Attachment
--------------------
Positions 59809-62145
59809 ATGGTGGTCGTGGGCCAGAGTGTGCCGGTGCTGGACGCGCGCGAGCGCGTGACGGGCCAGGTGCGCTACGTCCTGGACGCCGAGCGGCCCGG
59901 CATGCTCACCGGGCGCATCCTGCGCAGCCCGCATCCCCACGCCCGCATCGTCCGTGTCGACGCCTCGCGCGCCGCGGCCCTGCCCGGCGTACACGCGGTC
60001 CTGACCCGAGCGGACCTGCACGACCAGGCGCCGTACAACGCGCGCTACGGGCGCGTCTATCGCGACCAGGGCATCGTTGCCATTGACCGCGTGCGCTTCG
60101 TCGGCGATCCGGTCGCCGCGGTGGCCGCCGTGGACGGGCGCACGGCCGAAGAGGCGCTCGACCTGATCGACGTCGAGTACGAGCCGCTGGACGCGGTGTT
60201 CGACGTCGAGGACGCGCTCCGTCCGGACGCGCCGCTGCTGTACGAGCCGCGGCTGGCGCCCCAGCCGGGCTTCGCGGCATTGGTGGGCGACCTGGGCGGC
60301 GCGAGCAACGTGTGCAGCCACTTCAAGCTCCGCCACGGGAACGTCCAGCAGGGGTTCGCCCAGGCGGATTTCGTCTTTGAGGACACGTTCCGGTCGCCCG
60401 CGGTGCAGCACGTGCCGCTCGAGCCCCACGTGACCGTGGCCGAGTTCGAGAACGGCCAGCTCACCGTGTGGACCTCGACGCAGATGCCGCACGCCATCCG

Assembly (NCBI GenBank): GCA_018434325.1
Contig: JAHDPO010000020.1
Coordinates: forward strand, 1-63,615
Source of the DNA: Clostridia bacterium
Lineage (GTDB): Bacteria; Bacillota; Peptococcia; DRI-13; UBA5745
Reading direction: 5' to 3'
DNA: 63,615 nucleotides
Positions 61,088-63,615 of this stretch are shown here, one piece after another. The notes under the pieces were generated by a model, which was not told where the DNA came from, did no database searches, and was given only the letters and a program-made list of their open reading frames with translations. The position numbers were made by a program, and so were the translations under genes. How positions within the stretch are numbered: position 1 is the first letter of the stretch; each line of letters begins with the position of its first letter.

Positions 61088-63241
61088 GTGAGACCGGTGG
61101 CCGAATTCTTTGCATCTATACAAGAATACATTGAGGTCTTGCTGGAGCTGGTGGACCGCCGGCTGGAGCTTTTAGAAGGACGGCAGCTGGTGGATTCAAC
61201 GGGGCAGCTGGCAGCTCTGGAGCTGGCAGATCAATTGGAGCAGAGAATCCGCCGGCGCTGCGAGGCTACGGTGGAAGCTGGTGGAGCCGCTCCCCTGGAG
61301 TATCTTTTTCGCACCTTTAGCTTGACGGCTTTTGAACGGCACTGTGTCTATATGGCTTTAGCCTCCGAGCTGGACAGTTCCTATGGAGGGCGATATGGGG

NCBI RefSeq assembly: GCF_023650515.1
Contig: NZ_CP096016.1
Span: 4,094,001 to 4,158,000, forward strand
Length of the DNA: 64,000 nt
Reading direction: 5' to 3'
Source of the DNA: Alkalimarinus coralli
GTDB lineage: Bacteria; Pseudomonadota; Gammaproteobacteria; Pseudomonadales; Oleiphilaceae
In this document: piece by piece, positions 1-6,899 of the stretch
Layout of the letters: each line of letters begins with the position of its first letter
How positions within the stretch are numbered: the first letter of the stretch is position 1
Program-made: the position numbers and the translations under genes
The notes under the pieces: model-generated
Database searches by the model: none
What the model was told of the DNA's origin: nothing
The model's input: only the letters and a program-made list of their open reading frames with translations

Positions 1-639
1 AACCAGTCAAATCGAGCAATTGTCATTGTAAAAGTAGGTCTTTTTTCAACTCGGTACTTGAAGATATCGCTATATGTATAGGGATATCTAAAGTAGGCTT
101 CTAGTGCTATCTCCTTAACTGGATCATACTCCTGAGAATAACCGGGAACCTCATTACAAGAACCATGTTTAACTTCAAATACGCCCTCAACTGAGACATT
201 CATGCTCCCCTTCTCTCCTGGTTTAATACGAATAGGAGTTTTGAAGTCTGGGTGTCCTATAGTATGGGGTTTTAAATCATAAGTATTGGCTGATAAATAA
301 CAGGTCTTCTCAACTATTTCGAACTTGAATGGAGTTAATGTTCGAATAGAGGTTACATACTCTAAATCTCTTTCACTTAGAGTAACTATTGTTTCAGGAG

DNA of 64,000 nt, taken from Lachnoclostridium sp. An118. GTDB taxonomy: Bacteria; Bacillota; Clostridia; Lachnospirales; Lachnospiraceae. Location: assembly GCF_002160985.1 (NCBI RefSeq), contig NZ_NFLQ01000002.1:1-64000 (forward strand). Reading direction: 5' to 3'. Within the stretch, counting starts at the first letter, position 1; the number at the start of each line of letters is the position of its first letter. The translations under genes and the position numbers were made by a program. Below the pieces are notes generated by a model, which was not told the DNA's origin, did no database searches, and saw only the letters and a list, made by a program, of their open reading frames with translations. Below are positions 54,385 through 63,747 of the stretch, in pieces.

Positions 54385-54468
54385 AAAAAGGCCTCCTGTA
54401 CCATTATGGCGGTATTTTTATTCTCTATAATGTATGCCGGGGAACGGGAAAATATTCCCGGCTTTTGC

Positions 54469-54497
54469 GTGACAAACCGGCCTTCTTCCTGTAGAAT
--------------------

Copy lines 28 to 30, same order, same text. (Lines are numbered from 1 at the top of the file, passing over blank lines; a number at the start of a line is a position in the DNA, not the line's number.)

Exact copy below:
GTDB lineage: Bacteria; Pseudomonadota; Gammaproteobacteria; Pseudomonadales; Oleiphilaceae
In this document: piece by piece, positions 1-6,899 of the stretch
Layout of the letters: each line of letters begins with the position of its first letter